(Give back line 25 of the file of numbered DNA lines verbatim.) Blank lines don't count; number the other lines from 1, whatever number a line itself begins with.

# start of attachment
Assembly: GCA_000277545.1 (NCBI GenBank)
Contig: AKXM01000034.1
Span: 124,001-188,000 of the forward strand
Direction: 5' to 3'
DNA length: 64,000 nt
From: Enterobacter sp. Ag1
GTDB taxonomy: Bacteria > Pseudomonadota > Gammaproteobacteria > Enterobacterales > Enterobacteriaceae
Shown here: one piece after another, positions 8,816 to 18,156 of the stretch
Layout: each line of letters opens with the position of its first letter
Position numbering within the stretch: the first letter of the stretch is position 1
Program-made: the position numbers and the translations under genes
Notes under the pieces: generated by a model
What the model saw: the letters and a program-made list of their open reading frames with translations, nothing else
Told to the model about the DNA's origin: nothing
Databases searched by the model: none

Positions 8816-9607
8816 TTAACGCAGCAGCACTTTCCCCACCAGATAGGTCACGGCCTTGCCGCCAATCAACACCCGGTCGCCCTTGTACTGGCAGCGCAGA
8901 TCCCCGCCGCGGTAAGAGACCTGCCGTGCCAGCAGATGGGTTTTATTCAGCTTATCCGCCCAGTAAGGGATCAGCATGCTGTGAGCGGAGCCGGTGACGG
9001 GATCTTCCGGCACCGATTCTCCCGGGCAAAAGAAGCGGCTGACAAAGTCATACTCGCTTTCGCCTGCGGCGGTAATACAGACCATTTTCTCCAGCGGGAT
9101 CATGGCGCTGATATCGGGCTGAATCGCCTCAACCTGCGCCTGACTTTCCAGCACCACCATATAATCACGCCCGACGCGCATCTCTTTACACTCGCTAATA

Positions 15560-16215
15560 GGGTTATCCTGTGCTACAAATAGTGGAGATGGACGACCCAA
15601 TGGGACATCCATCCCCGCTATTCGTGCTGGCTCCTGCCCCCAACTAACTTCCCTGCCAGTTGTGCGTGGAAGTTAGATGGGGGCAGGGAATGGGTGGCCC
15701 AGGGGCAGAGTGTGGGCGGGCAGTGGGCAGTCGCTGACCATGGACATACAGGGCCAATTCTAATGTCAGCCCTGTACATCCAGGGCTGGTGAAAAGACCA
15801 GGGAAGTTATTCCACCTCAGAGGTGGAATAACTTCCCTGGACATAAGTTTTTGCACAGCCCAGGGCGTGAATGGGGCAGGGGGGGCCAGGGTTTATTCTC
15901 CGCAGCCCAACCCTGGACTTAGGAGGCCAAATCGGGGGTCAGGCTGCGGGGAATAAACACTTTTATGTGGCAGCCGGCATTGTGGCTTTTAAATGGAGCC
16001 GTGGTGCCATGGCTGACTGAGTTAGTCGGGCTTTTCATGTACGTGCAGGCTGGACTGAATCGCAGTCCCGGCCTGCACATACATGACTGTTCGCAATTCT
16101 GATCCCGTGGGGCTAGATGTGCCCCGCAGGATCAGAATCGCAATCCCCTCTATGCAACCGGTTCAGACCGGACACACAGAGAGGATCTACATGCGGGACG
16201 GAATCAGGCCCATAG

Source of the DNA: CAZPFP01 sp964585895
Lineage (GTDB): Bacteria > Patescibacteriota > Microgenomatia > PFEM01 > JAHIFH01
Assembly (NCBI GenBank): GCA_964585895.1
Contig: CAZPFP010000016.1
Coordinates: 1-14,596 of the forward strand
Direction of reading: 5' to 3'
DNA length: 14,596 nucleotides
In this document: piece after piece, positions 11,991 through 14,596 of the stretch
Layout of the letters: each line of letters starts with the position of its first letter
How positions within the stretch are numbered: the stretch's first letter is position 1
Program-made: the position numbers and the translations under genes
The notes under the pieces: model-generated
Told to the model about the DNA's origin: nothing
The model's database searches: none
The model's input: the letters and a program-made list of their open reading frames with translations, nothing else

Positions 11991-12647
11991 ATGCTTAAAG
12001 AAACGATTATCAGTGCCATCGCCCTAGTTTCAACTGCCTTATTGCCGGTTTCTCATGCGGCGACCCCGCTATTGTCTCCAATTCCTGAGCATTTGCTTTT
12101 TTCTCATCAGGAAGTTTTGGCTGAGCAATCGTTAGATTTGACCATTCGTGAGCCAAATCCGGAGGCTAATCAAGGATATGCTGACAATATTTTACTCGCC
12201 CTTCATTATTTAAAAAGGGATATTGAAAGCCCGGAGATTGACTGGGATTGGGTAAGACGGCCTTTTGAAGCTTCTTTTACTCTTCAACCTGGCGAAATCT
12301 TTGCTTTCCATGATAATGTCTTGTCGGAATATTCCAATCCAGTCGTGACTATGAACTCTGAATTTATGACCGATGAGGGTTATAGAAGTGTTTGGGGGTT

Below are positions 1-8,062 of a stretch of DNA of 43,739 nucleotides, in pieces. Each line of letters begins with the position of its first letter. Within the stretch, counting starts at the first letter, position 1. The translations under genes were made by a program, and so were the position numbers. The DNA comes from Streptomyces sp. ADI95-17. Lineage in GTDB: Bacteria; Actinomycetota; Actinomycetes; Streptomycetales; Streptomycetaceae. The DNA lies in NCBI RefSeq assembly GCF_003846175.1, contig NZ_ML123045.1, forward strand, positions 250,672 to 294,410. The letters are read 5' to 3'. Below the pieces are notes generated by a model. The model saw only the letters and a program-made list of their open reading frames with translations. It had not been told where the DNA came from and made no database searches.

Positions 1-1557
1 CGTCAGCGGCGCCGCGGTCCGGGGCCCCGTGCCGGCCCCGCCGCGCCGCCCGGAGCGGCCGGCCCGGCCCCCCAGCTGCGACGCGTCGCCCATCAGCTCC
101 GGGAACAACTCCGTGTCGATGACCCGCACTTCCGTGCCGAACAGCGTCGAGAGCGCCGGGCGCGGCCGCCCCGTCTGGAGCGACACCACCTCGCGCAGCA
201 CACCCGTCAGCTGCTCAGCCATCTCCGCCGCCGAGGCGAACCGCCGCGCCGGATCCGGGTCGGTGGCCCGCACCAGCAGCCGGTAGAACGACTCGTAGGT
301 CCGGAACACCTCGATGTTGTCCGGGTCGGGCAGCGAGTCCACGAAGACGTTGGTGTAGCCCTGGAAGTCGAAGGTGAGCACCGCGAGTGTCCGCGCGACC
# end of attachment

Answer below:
15801 GGGAAGTTATTCCACCTCAGAGGTGGAATAACTTCCCTGGACATAAGTTTTTGCACAGCCCAGGGCGTGAATGGGGCAGGGGGGGCCAGGGTTTATTCTC